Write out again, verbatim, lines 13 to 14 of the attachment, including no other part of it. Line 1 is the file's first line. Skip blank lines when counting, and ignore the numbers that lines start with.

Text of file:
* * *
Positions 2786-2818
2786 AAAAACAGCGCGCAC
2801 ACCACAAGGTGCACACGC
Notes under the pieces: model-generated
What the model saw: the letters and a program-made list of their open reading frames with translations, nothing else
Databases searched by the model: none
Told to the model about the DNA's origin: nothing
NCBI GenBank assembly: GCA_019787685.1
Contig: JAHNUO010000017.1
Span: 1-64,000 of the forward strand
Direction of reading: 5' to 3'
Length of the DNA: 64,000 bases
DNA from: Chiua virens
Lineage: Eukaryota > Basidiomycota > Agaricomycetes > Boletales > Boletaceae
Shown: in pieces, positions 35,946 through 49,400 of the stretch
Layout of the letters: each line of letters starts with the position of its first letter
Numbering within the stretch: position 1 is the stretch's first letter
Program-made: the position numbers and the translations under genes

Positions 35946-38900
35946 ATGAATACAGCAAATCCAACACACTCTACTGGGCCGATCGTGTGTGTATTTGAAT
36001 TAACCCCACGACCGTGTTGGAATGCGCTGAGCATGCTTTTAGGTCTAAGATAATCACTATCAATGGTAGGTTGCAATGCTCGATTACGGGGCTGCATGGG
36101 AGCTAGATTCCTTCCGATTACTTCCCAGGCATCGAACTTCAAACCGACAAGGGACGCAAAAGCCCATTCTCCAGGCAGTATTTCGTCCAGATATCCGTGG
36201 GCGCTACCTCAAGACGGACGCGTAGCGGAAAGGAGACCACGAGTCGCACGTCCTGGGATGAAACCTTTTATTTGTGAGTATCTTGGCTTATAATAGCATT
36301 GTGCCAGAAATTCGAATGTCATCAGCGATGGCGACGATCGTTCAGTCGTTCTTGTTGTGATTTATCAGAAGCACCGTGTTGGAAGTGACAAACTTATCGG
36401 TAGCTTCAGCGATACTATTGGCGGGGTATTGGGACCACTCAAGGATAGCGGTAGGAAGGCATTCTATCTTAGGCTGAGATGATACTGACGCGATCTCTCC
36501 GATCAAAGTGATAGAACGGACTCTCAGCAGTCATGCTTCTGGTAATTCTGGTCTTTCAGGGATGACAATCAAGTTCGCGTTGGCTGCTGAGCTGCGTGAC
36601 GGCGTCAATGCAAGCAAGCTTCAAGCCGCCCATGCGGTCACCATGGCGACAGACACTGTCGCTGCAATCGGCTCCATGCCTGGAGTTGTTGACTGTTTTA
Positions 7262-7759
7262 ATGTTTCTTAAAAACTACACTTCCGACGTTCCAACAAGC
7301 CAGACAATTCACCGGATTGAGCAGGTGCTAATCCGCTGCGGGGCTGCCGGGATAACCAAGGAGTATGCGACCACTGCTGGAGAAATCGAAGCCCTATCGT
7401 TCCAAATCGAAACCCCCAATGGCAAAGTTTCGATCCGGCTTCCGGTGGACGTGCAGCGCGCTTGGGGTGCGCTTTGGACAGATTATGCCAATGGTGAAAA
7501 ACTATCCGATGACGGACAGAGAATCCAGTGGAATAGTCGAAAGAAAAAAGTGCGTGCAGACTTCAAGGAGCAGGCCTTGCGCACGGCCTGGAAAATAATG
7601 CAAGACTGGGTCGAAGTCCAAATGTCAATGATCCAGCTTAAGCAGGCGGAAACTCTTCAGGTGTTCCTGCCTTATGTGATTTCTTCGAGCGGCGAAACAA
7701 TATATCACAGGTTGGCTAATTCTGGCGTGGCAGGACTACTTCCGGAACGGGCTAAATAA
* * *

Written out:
DNA from: Chiua virens
Lineage: Eukaryota > Basidiomycota > Agaricomycetes > Boletales > Boletaceae